Damp and mould
Damp and mould growth are often mistaken for leaks or building defects. In most cases, they are caused by condensation, which occurs when warm moist air comes into contact with a cold surface like a wall or window.
Things like cooking, washing, drying clothes indoors and boiling kettles can all cause condensation because they produce warm moist air. The problem is worse in rooms where heating is not used because the surfaces in those rooms will be colder.
All homes can suffer from mould growth. It is important to remove it with a suitable cleaning fluid as soon as you notice it, to avoid it spreading.
Most reports of mould are caused by condensation, which is caused by three factors:
- the amount of water vapour created by those in the home
- the temperature of the home and its rooms
- the level of fresh air circulating throughout the home
If these three factors are not balanced, this can provide the ideal conditions for mould.
Did you know...
- if four people sleep for eight hours they can produce up to one to two litres of water vapour through just breathing and sweating
How to prevent condensation in your home
Reduce the amount of moisture that is released into the air:
- cover pans and only boil as much water as you need - if you have an extractor fan always turn it on when cooking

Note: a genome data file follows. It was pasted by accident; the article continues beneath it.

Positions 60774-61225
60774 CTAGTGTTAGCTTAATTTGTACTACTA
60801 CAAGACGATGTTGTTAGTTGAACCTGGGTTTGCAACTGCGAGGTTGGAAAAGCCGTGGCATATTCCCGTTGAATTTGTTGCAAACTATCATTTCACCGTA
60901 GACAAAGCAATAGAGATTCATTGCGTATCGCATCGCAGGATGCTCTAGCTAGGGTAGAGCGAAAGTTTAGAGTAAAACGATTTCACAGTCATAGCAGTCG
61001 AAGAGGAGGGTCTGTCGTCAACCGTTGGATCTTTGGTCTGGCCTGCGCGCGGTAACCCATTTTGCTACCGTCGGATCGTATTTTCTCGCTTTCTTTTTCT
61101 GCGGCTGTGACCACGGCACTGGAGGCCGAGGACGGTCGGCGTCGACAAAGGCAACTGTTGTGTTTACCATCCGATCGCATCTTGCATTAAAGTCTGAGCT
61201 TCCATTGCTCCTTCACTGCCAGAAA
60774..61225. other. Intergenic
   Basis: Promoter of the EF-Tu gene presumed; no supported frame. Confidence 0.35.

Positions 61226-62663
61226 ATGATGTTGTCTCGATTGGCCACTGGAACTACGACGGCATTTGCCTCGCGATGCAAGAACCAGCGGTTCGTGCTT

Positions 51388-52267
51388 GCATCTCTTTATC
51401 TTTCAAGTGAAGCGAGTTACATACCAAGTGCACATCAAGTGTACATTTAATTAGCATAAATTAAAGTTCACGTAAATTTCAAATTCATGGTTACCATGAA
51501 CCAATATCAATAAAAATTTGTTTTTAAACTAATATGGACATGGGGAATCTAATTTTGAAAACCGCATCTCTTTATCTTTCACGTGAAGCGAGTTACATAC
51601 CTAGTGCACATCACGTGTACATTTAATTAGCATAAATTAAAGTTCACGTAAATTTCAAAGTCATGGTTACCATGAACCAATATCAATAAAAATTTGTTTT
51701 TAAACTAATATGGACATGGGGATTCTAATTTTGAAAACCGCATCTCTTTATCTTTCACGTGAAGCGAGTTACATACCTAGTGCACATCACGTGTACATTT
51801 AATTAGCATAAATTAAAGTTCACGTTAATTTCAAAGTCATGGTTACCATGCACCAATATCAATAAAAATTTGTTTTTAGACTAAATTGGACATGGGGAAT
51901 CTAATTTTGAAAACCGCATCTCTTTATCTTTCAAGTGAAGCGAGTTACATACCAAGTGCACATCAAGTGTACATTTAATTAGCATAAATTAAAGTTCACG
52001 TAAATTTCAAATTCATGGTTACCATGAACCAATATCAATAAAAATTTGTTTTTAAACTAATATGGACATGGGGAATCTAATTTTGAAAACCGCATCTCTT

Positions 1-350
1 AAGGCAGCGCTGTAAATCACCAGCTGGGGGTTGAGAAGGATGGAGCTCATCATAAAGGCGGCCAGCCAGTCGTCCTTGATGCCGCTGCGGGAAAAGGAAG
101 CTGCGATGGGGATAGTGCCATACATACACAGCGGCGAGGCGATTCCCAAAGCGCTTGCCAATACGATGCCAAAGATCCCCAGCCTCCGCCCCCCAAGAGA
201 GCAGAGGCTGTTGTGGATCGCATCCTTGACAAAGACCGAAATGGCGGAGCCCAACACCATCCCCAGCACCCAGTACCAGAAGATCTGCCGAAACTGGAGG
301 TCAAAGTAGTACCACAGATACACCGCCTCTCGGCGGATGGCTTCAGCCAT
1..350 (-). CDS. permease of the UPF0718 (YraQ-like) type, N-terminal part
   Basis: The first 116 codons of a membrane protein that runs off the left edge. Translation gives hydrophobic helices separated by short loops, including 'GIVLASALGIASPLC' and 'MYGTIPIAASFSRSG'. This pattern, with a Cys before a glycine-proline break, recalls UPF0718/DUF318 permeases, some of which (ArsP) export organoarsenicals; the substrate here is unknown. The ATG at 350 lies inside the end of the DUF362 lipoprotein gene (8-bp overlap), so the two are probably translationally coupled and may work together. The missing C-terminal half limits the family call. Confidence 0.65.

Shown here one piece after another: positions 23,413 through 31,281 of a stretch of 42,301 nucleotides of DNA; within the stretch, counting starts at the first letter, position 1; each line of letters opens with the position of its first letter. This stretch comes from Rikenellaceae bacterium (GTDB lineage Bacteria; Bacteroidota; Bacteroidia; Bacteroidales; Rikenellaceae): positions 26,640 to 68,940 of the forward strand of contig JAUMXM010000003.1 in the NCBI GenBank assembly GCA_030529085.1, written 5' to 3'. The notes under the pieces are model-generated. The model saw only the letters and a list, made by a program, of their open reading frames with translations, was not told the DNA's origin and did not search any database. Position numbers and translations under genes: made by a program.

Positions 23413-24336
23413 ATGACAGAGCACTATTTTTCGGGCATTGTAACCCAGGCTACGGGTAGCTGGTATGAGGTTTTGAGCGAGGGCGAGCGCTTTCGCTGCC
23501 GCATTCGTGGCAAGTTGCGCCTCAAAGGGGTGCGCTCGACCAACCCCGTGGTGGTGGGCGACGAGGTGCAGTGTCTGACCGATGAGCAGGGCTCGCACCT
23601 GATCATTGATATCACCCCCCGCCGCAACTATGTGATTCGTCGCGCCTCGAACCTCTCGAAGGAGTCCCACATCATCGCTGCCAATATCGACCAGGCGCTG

- dry washing outdoors if possible, or in the bathroom with the window open and the door closed
- vent your dryer outside if it’s not self-condensing
- remove excess moisture - wipe down the windows and windowsills every morning, especially in the bedroom, bathroom and kitchen
- have shorter showers and turn off the shower as soon as you're out
- if you have fish, make sure the tank is covered with a suitable hood or lid
- when running a bath put the cold water in first to reduce the steam
Make sure the rooms in your home are properly ventilated:
- keep your extractor fan switched on - they cost only around £5 per year in electricity and will help to take away moisture from the air in your home
- keep small windows ajar or leave the openers in the “night lock” position on the ground floor whist you are at home or if security is your concern
- leave trickle vents in the open position
- open kitchen and bathroom windows for at least 20 minutes after showering, cooking or cleaning to allow steam to escape, and always use the extractor fans
- close internal kitchen and bathroom doors when cooking, cleaning or washing to prevent steam escaping into other rooms